naginterfaces.library.interp.dim2_​scat_​shep

naginterfaces.library.interp.dim2_scat_shep(x, y, f, nw, nq)[source]

dim2_scat_shep generates a two-dimensional interpolant to a set of scattered data points, using a modified Shepard method.

For full information please refer to the NAG Library document for e01sg

https://www.nag.com/numeric/nl/nagdoc_28.6/flhtml/e01/e01sgf.html

Parameters
xfloat, array-like, shape

The Cartesian coordinates of the data points , for .

yfloat, array-like, shape

The Cartesian coordinates of the data points , for .

ffloat, array-like, shape

must be set to the data value , for .

nwint

The number of data points that determines each radius of influence , appearing in the definition of each of the weights , for (see Notes). Note that is different for each weight. If the default value is used instead.

nqint

The number of data points to be used in the least squares fit for coefficients defining the nodal functions (see Notes). If the default value is used instead.

Returns
iqint, ndarray, shape

Integer data defining the interpolant .

rqfloat, ndarray, shape

Real data defining the interpolant .

Raises
NagValueError
(errno )

On entry, is too small: .

(errno )

On entry, is too small: .

(errno )

On entry, and .

Constraint: .

(errno )

On entry, and .

Constraint: .

(errno )

On entry, .

Constraint: or .

(errno )

On entry, .

Constraint: .

(errno )

There are duplicate nodes in the dataset. , for and . The interpolant cannot be derived.

(errno )

All nodes are collinear. There is no unique solution.

Notes

dim2_scat_shep constructs a smooth function which interpolates a set of scattered data points , for , using a modification of Shepard’s method. The surface is continuous and has continuous first partial derivatives.

The basic Shepard (1968) method interpolates the input data with the weighted mean

where , and .

The basic method is global in that the interpolated value at any point depends on all the data, but this function uses a modification (see Franke and Nielson (1980) and Renka (1988a)), whereby the method becomes local by adjusting each to be zero outside a circle with centre and some radius . Also, to improve the performance of the basic method, each above is replaced by a function , which is a quadratic fitted by weighted least squares to data local to and forced to interpolate . In this context, a point is defined to be local to another point if it lies within some distance of it. Computation of these quadratics constitutes the main work done by this function.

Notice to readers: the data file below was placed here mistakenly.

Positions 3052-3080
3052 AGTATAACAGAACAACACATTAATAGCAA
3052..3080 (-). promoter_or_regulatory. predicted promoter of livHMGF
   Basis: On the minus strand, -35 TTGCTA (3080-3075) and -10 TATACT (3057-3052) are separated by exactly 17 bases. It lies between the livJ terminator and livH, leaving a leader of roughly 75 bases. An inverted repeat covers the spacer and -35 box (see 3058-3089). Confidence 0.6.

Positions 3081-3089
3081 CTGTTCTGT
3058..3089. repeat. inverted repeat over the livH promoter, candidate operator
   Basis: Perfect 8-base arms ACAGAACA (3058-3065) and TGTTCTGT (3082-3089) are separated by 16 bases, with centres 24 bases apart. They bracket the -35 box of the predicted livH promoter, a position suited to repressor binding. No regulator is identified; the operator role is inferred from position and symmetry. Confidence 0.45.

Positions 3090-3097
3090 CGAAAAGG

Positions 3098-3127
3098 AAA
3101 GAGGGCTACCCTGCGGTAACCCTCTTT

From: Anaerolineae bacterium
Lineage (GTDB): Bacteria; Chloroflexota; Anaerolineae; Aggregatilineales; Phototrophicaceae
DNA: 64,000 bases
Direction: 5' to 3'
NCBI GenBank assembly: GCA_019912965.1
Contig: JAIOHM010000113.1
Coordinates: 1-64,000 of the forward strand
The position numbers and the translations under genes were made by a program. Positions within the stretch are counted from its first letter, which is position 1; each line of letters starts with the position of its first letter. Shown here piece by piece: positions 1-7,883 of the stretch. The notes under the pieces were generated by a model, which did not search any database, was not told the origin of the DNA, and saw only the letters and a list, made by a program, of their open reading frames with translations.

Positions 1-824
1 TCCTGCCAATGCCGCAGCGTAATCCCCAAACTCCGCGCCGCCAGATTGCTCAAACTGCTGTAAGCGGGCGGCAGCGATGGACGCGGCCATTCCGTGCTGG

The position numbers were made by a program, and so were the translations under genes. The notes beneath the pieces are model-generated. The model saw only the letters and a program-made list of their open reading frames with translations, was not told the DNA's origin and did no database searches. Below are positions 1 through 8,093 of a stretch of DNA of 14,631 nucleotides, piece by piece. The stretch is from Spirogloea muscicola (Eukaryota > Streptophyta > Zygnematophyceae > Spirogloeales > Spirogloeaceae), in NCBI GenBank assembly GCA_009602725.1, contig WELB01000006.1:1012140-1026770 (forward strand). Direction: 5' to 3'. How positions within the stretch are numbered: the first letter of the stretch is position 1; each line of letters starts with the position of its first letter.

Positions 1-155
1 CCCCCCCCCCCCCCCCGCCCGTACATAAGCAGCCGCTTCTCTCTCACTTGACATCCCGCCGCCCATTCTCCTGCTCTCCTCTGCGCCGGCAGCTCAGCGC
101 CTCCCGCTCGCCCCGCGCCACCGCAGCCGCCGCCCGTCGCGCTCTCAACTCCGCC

The efficiency of the function is further enhanced by using a cell method for nearest neighbour searching due to Bentley and Friedman (1979).

The radii and are chosen to be just large enough to include and data points, respectively, for user-supplied constants and . Default values of these arguments are provided by the function, and advice on alternatives is given in Further Comments.

This function is derived from the function QSHEP2 described by Renka (1988b).

Values of the interpolant generated by this function, and its first partial derivatives, can subsequently be evaluated for points in the domain of the data by a call to dim2_scat_shep_eval().

References

Bentley, J L and Friedman, J H, 1979, Data structures for range searching, ACM Comput. Surv. (11), 397–409

Franke, R and Nielson, G, 1980, Smooth interpolation of large sets of scattered data, Internat. J. Num. Methods Engrg. (15), 1691–1704

Renka, R J, 1988, Algorithm 660: QSHEP2D: Quadratic Shepard method for bivariate interpolation of scattered data, ACM Trans. Math. Software (14), 149–150

Renka, R J, 1988, Multivariate interpolation of large sets of scattered data, ACM Trans. Math. Software (14), 139–148

Shepard, D, 1968, A two-dimensional interpolation function for irregularly spaced data, Proc. 23rd Nat. Conf. ACM, 517–523, Brandon/Systems Press Inc., Princeton